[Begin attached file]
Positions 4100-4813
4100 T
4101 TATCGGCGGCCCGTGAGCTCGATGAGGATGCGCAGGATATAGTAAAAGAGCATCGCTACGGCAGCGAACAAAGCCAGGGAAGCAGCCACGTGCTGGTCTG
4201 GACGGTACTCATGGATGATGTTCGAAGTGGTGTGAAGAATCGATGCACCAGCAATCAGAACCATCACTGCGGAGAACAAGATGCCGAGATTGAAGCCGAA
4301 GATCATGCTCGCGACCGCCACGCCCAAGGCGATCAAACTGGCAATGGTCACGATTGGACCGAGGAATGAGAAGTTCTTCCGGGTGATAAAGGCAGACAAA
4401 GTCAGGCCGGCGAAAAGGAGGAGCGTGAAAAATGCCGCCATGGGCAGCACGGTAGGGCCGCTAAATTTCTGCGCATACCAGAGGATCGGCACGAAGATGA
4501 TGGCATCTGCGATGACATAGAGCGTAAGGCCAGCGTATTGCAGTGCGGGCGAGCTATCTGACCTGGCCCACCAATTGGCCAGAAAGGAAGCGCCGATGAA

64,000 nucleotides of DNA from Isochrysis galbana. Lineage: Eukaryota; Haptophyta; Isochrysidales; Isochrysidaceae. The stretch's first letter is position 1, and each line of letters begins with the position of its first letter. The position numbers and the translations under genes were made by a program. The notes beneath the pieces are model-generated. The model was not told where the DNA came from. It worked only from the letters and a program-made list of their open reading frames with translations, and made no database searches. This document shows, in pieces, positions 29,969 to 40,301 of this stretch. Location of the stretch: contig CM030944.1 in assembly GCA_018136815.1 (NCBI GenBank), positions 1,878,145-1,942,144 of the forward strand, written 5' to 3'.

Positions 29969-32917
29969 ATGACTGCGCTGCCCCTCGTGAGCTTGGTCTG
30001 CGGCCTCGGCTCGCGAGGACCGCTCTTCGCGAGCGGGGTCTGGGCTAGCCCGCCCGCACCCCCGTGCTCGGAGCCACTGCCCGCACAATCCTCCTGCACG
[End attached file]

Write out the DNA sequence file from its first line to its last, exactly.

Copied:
Positions 4100-4813
4100 T
4101 TATCGGCGGCCCGTGAGCTCGATGAGGATGCGCAGGATATAGTAAAAGAGCATCGCTACGGCAGCGAACAAAGCCAGGGAAGCAGCCACGTGCTGGTCTG
4201 GACGGTACTCATGGATGATGTTCGAAGTGGTGTGAAGAATCGATGCACCAGCAATCAGAACCATCACTGCGGAGAACAAGATGCCGAGATTGAAGCCGAA
4301 GATCATGCTCGCGACCGCCACGCCCAAGGCGATCAAACTGGCAATGGTCACGATTGGACCGAGGAATGAGAAGTTCTTCCGGGTGATAAAGGCAGACAAA
4401 GTCAGGCCGGCGAAAAGGAGGAGCGTGAAAAATGCCGCCATGGGCAGCACGGTAGGGCCGCTAAATTTCTGCGCATACCAGAGGATCGGCACGAAGATGA
4501 TGGCATCTGCGATGACATAGAGCGTAAGGCCAGCGTATTGCAGTGCGGGCGAGCTATCTGACCTGGCCCACCAATTGGCCAGAAAGGAAGCGCCGATGAA

64,000 nucleotides of DNA from Isochrysis galbana. Lineage: Eukaryota; Haptophyta; Isochrysidales; Isochrysidaceae. The stretch's first letter is position 1, and each line of letters begins with the position of its first letter. The position numbers and the translations under genes were made by a program. The notes beneath the pieces are model-generated. The model was not told where the DNA came from. It worked only from the letters and a program-made list of their open reading frames with translations, and made no database searches. This document shows, in pieces, positions 29,969 to 40,301 of this stretch. Location of the stretch: contig CM030944.1 in assembly GCA_018136815.1 (NCBI GenBank), positions 1,878,145-1,942,144 of the forward strand, written 5' to 3'.

Positions 29969-32917
29969 ATGACTGCGCTGCCCCTCGTGAGCTTGGTCTG
30001 CGGCCTCGGCTCGCGAGGACCGCTCTTCGCGAGCGGGGTCTGGGCTAGCCCGCCCGCACCCCCGTGCTCGGAGCCACTGCCCGCACAATCCTCCTGCACG